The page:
from The American Heritage® Dictionary of the English Language, 4th Edition

  • n. Scots A farewell feast, drink, or gift, as at a wedding.

from Wiktionary, Creative Commons Attribution/Share-Alike License

  • n. Faith, allegiance.
  • n. A feast given by one about to leave a place.

from the GNU version of the Collaborative International Dictionary of English

  • n. Faith; allegiance; fealty.
  • n. A feast given by one about to leave a place.

from The Century Dictionary and Cyclopedia

  • n. Faith; allegiance.
  • n. A feast given by a person who is about to make a journey or who has just returned.
  • n. Some sort of cheat or swindler.


from The American Heritage® Dictionary of the English Language, 4th Edition

Dutch dialectal fooi, from Middle Dutch foye, journey, from Old French voie, from Latin via, road; see wegh- in Indo-European roots.

from Wiktionary, Creative Commons Attribution/Share-Alike License

From Middle French foy.


  • The salesman remembered the transaction because his customers had been unable to describe what they wanted otherwise than by the word "cloth," which was not the technical name foy any of his commodities.

    The Pit Prop Syndicate

  • One of the servants at the place was leaving, and what was termed a "foy" was being held that night.

    Cattle and Cattle-breeders

  • We were apt to "foy" at our work to the extent of grudging meal-times and sleep.

    Six to Sixteen: A Story for Girls

  • We parted, however, without further explanation, and I did not see him until three days after, when he summoned me to partake of the "foy" with which his landlord proposed to regale him ere his departure for Edinburgh.

    The Bride of Lammermoor

  • Artahnre was refolvcd to draw his fword foy the King of the Frankj, as he had already freely offered, and Pharamotid to teditie the confidence which he had in his fricndffiip and gcod condudi, gave him a referve of fix thou - fand Horfe, to fuccour as he (huuld fee occalion.

    Pharamond; or, The history of France. A fam'd romance in twelve parts; the whole work never before Englished;

  • Jennifer Chen for the Wall Street Journal Ruea Thong's cooks are experts at deep-frying: tod mun goong, shrimp cakes, are light and greaseless, as are the goong foy tod, cakes of baby shrimp that come with a Chinese-style cucumber-chili salad.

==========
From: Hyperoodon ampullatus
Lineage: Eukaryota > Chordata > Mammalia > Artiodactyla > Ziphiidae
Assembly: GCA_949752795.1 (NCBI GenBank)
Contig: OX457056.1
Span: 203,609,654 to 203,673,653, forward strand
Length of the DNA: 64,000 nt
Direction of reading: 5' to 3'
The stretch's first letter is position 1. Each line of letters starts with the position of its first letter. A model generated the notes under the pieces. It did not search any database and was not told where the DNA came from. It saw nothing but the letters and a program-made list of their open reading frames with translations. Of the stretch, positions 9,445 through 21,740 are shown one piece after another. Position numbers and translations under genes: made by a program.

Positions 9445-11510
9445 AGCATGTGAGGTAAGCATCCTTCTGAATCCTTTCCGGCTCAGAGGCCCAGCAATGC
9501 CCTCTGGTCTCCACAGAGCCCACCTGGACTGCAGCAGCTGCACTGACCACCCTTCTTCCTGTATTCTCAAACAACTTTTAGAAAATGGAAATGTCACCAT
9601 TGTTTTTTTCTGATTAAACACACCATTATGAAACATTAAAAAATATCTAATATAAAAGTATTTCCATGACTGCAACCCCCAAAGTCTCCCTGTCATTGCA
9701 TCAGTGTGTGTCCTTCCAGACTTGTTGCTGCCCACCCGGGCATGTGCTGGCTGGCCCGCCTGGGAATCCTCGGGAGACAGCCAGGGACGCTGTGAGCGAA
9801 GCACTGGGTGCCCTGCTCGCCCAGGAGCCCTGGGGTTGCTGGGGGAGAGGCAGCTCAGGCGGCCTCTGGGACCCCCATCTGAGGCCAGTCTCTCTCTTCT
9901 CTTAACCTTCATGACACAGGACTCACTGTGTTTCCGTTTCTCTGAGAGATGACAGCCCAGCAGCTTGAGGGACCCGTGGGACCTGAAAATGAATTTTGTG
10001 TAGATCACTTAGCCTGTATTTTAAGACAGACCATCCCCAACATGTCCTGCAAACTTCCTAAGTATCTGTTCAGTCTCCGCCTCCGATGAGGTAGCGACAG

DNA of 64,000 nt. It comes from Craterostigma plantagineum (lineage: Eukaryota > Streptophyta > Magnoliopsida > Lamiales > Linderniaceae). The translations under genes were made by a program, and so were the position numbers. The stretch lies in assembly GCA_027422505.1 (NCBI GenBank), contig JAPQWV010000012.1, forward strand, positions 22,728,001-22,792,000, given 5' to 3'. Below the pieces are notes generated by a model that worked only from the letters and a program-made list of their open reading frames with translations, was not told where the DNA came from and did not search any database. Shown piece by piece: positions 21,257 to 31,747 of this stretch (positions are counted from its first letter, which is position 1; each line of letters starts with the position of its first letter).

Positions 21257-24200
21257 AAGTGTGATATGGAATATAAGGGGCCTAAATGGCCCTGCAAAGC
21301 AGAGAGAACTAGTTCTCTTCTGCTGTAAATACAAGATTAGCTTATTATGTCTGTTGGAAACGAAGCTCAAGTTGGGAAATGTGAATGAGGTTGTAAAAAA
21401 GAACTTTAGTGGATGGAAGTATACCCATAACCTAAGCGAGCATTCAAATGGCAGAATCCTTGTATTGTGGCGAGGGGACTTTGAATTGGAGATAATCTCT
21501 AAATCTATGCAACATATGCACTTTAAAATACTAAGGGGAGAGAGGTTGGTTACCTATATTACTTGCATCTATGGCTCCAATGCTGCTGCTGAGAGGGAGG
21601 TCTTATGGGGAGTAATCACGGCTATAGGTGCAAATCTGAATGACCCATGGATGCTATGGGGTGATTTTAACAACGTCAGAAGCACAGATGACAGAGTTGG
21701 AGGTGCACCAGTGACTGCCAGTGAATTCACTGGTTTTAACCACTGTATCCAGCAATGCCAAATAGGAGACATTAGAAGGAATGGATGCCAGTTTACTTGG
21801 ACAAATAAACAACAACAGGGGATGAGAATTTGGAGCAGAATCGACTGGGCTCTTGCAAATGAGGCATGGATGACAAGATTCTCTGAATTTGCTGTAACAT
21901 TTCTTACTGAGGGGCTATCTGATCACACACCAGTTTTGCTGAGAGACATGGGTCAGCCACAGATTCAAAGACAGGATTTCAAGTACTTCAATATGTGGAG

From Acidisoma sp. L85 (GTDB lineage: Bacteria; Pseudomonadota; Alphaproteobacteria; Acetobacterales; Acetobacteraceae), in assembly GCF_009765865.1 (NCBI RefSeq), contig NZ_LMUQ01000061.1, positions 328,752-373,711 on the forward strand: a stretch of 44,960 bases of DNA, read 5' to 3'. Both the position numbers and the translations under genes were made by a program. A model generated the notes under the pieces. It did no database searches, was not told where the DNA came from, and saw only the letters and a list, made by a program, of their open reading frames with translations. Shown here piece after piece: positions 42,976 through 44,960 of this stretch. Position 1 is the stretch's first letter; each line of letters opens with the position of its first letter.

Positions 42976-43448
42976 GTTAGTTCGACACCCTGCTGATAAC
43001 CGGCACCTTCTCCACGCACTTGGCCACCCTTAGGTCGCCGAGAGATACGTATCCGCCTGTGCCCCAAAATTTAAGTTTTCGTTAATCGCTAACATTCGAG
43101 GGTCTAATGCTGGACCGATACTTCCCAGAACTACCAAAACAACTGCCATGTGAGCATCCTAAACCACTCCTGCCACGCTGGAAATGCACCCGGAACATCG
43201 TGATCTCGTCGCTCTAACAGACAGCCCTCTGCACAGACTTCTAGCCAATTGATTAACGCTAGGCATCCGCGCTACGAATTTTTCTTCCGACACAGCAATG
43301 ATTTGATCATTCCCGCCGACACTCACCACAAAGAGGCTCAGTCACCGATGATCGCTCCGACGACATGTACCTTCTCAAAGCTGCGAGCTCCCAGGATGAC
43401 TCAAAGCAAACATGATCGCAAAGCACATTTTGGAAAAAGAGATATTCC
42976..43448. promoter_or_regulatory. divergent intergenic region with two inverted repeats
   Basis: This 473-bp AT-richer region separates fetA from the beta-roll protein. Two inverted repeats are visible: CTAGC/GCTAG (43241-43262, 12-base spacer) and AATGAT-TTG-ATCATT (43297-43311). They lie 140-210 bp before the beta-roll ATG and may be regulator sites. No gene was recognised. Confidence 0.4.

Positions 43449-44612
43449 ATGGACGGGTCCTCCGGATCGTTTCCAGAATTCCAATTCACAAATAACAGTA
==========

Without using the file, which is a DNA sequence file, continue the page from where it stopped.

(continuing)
Eating in Southeast Asia

  • And, in case you need to know “foyer” is pronounced “foy-ay” not “foy-er”.

    2010 June « Mudpuddle

  • I congratulated him on his good fortune and told him that my “foy boyga” was in bed on the fifth floor nursing a compound fracture.

    Full Frontal Nudity

  • Trackback URL perl the love brian d foy started this Perl meme with a few questions.

    Why People Are Passionate About Perl : #comments

  • Phoenicia is my native land where I was born and bred; and Agenor's children's children sent me hither as a first-fruits of the spoils of war foy Phoebus; but when the noble son of Oedipus was about to escort me to the hallowed oracle and the altars of Loxias, came Argives meantime against his city.

    The Phoenissae


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  • Oh, pity the smart Scottish boy

    Departing to take new employ:

    His future is bright

    But farewells a blight,

    For he bears the cost of his foy.

    November 12, 2017

  • Unabridged (v 1.1) - Cite This Source

    foy /fɔɪ/ Pronunciation Key - Show Spelled Pronunciation[foi

    Pronunciation Key - Show IPA Pronunciation


    1. Chiefly Scot. a farewell gift, feast, or drink.

    2. faith. Unabridged (v 1.1)

    Based on the Random House Unabridged Dictionary, © Random House, Inc. 2006.]

    July 28, 2007